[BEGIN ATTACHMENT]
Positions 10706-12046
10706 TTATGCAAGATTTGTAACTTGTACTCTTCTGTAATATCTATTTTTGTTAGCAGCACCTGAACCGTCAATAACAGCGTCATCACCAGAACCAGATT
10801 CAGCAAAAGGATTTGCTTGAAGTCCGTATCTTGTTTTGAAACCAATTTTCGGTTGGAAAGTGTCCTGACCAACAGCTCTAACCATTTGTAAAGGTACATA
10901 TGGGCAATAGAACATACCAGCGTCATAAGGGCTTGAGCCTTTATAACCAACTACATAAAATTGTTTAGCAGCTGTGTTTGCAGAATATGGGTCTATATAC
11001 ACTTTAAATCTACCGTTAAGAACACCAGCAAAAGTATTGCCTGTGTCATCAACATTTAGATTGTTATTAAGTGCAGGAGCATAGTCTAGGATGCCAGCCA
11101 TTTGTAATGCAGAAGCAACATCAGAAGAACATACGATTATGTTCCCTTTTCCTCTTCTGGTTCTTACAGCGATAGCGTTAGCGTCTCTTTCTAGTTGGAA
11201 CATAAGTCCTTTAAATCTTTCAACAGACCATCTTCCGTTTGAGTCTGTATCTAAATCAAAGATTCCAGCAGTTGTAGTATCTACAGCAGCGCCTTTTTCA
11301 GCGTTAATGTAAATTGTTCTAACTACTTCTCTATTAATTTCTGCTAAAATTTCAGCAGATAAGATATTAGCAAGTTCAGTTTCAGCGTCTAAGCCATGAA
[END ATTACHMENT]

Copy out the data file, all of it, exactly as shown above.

Positions 10706-12046
10706 TTATGCAAGATTTGTAACTTGTACTCTTCTGTAATATCTATTTTTGTTAGCAGCACCTGAACCGTCAATAACAGCGTCATCACCAGAACCAGATT
10801 CAGCAAAAGGATTTGCTTGAAGTCCGTATCTTGTTTTGAAACCAATTTTCGGTTGGAAAGTGTCCTGACCAACAGCTCTAACCATTTGTAAAGGTACATA
10901 TGGGCAATAGAACATACCAGCGTCATAAGGGCTTGAGCCTTTATAACCAACTACATAAAATTGTTTAGCAGCTGTGTTTGCAGAATATGGGTCTATATAC
11001 ACTTTAAATCTACCGTTAAGAACACCAGCAAAAGTATTGCCTGTGTCATCAACATTTAGATTGTTATTAAGTGCAGGAGCATAGTCTAGGATGCCAGCCA
11101 TTTGTAATGCAGAAGCAACATCAGAAGAACATACGATTATGTTCCCTTTTCCTCTTCTGGTTCTTACAGCGATAGCGTTAGCGTCTCTTTCTAGTTGGAA
11201 CATAAGTCCTTTAAATCTTTCAACAGACCATCTTCCGTTTGAGTCTGTATCTAAATCAAAGATTCCAGCAGTTGTAGTATCTACAGCAGCGCCTTTTTCA
11301 GCGTTAATGTAAATTGTTCTAACTACTTCTCTATTAATTTCTGCTAAAATTTCAGCAGATAAGATATTAGCAAGTTCAGTTTCAGCGTCTAAGCCATGAA